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Plus most tests can only get your matrilineal DNA. Waste of money!
Amen!

Our cultures are not sequences of bases in a gel in a lab somewhere. They are in our families, languages, arts, manners, and religions.

If you need a test to find yourself, you need to spend more time with your family.
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Old 01-05-2008, 10:59 PM   #9
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If I may ask. How old are you?
LOL, the "OL" is not short for Old. I am middle aged. How's that for a dodge?
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Old 01-05-2008, 11:09 PM   #10
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Originally Posted by OLChemist View Post
Not to be argumentive, but the sample size has been larger than that. The Human Genome Project has sampled a huge number of individuals. It is the commerical databases used by the different companies that are much more limited. Also different research groups looked at different halotypes. So there are some tests that have better samples for some parts of the planet.

Remember, the Human Geonome Project permitted the patenting of gene sequences. So this has limited the diffusion of information and caused some groups -- most notably some tribes -- to decline to participate. Not to mentions the hairy ethical issues associated with having human genetic material patented.

However, I completely agree with your skepticism about the validity of these tests. As a scientist -- although not a biologist/biochemist -- I have deep reservations. Human mating and migration have not been the most -- uh -- orderly things.



Amen!

Our cultures are not sequences of bases in a gel in a lab somewhere. They are in our families, languages, arts, manners, and religions.

If you need a test to find yourself, you need to spend more time with your family.
OLChemist, again, I say great post!

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Originally Posted by OLChemist View Post
Our cultures are not sequences of bases in a gel in a lab somewhere. They are in our families, languages, arts, manners, and religions.
Why are so many people taking the DNA plunge to see if they're Indian? Just curious.

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Old 01-05-2008, 11:27 PM   #11
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Oh! Guess I stuck my foot in my mouth again! I asked your age because you're so smart, full of wisdom, and your answer was complete and not sarcastic. You just told it like it is without attitude! My cousin lives in Rapid City, she and her husband both are Oglala Lakota, she is originally from Wounded Knee. I talk with her often over the phone about some of the nasty attitudes that Indian people have with people that they feel are not their equal because we didn't grow up on the reservation. And my cousin said that intelligent Indian people don't show bad attitude or look down their noses at others. My cousin said that intelligent Indian people are happy when other people with an Indian heritage try to learn and ask questions. My cousin said that they feel honored that we care enough to ask questions and learn. It appears that she is 100% correct.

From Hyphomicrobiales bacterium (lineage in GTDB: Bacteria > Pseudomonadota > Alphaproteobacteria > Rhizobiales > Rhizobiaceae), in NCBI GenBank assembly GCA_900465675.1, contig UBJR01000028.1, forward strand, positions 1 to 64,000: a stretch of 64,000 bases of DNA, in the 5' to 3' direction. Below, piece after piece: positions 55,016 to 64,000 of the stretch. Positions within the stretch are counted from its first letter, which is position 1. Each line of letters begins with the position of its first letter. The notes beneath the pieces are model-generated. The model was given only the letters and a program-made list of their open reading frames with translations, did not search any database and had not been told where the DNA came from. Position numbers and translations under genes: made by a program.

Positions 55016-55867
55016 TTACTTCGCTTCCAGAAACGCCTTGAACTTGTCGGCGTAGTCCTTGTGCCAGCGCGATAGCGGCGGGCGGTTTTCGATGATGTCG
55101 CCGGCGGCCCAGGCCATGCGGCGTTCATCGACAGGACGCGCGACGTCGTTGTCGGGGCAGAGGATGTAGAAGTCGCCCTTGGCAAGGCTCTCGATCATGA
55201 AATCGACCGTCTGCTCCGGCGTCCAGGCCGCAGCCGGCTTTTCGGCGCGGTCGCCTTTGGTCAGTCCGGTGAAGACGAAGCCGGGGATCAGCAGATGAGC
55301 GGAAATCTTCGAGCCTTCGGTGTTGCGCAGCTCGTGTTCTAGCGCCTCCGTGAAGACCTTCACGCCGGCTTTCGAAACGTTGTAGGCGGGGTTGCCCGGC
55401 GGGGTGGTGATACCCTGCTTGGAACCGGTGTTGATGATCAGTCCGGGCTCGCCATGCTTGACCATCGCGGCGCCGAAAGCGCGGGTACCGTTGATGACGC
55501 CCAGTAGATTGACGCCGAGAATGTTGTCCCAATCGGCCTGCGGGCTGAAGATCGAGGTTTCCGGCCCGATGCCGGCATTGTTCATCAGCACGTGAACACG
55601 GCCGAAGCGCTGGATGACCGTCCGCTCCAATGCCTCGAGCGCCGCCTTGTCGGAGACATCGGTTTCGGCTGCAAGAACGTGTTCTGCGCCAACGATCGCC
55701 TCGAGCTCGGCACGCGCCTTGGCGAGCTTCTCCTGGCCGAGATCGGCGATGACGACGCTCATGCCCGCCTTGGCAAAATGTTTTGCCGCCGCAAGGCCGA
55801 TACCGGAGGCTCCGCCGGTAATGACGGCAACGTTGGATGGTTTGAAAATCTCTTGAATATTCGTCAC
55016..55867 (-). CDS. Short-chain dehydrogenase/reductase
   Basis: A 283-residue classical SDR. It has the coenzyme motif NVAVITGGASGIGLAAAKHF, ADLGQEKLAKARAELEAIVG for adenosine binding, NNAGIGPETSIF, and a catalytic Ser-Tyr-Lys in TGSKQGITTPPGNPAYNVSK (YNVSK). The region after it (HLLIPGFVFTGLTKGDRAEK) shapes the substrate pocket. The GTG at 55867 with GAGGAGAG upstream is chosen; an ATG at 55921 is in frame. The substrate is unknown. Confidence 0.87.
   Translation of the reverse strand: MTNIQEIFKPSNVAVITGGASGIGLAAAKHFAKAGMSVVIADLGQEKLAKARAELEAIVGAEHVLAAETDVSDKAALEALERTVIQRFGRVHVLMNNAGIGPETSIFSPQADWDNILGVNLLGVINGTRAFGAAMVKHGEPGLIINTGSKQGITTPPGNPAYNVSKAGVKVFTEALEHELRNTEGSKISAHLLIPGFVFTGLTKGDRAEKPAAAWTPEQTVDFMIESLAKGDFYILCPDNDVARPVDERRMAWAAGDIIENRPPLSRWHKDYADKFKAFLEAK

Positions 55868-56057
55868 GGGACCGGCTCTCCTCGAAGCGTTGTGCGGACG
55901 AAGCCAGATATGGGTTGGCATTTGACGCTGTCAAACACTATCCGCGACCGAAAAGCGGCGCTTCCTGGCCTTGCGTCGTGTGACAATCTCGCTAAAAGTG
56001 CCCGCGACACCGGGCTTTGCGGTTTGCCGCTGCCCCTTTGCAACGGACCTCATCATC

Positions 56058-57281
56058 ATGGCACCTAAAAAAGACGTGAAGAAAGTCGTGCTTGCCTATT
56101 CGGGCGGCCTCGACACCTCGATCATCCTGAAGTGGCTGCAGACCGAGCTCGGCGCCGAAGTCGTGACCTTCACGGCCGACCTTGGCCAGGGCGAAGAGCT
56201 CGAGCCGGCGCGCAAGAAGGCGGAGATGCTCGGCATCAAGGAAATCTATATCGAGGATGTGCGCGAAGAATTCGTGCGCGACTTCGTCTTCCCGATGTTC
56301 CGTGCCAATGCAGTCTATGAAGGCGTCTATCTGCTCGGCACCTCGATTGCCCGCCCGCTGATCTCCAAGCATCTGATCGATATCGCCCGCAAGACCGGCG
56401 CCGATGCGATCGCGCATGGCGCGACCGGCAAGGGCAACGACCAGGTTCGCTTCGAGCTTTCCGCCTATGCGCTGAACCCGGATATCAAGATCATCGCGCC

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Old 01-06-2008, 06:29 AM   #12
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Well after someone I know to be 1/4 indian tested only 4% on a DNA test as native american.. I no longer believe any of the results of these tests. I think many of them are being made up as they go by some of the companies.
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Old 01-06-2008, 06:35 AM   #13
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BB-I can totally understand that one. As I said in another post, I had a friend who was tested and I know that he's "Full Blood" and it came back with all this other stuff on it. But, also, these are based by what they call AIM's (Ancestry Identification Marker's) and we all get one of these from each of our parents who get one of each from each of their parents. So we are only getting 25% from each of our parent's which is only 50% right off the bat as to our total, but if you take that further back the % is so much smaller. Also, the labs will tell you that two siblings can show totally different results based on the gene's that each one receive at conception. So it's not accurate by any means.
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Old 01-06-2008, 09:37 AM   #14
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Quote:
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Why are so many people taking the DNA plunge to see if they're Indian? Just curious.
In my opinion, I think it is a result of the dislocation that people in the dominant culture feel. Over the years I've know a number of non-Indian people who were in esence a drift. Broken families and mobile nature of American society left them cut off.

They had no ties to where they lived, no family, and no sesne of their own culture and history. All they had was what they could watch on TV and buy in the store. Further most of them viewed culture as something made you different from the group rather than part of the group. Finding a gene marker made them fell both special and seperate from the dominant culture, and part of something larger.

I've known a woman so desperate to be Indian because "we had culture and are cool" that took a test. I wondered what the paper was going to do. Was she going to decorate X% of her home in bad paintings of wolves and Native tourist kitsch? Was she going learn X% of a Native language? Acknowledge X% of her family?

The African-Americans I've talked to about the test had different motivations. They pointed to a break in their families. Most wanted to know their family history past the middle passage.